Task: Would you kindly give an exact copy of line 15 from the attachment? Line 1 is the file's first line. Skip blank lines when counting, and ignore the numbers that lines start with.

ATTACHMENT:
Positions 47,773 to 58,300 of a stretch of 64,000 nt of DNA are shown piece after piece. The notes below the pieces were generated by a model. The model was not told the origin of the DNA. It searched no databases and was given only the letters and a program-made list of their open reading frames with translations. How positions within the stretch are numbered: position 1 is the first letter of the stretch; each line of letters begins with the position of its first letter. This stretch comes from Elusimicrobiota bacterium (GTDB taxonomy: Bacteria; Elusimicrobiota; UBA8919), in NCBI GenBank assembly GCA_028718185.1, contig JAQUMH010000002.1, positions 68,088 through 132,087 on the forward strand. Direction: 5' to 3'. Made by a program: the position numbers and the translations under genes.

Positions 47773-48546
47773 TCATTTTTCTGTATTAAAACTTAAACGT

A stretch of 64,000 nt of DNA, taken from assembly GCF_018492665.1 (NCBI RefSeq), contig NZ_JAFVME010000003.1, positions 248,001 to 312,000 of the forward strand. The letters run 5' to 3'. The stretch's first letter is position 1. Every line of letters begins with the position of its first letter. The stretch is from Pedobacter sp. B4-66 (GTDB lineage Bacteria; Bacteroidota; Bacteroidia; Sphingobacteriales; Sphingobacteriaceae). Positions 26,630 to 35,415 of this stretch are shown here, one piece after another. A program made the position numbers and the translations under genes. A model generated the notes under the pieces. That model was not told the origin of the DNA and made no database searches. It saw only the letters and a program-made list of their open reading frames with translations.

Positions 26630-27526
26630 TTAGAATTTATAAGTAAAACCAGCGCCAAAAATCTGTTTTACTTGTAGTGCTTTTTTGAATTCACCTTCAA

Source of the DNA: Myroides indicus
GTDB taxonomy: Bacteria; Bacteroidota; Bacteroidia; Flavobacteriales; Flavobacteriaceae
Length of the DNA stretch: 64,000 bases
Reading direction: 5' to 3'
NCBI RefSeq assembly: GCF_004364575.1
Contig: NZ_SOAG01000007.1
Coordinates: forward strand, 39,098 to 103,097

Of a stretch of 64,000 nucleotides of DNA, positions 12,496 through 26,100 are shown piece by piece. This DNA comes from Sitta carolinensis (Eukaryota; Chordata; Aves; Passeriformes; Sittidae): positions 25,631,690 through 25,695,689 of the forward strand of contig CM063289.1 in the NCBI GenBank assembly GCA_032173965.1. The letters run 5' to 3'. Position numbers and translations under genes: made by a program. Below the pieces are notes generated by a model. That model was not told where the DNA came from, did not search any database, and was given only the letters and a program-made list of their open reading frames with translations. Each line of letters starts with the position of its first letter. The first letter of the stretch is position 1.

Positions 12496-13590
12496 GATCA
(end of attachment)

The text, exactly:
Positions 12496-13590